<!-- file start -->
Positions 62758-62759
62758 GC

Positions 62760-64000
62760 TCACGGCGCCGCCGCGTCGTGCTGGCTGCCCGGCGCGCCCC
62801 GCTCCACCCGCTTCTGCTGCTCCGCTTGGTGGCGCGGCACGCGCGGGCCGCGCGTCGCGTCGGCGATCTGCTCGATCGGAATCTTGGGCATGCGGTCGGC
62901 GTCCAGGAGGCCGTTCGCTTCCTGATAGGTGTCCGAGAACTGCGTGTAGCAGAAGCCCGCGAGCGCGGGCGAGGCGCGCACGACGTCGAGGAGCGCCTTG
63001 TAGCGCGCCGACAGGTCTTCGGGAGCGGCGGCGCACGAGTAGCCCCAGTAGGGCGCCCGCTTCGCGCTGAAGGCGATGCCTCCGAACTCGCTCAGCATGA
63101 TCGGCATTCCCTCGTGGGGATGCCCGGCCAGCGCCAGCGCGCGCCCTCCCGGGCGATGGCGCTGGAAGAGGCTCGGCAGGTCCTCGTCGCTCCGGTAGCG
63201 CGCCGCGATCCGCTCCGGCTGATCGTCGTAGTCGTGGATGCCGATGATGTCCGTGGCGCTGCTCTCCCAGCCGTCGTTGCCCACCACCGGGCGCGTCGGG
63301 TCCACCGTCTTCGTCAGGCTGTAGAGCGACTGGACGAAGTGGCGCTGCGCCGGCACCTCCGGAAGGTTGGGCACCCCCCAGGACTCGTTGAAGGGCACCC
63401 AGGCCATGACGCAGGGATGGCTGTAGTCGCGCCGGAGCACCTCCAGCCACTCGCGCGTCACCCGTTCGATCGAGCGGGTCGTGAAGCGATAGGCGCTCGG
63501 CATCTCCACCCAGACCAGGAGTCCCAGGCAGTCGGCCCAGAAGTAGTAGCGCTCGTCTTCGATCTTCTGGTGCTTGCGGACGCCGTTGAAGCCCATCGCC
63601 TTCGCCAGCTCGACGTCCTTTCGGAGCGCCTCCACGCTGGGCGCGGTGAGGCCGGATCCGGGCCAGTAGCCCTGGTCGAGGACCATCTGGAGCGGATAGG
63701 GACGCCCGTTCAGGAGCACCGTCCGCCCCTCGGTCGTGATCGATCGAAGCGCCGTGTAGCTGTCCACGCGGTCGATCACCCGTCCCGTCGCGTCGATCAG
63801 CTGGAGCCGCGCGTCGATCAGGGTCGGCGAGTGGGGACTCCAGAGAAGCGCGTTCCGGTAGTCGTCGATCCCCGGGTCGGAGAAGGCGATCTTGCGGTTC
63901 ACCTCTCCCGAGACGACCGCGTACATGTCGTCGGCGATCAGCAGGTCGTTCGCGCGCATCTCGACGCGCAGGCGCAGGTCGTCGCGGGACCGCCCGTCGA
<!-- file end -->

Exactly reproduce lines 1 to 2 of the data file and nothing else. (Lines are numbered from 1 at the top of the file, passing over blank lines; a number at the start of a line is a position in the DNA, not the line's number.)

Positions 62758-62759
62758 GC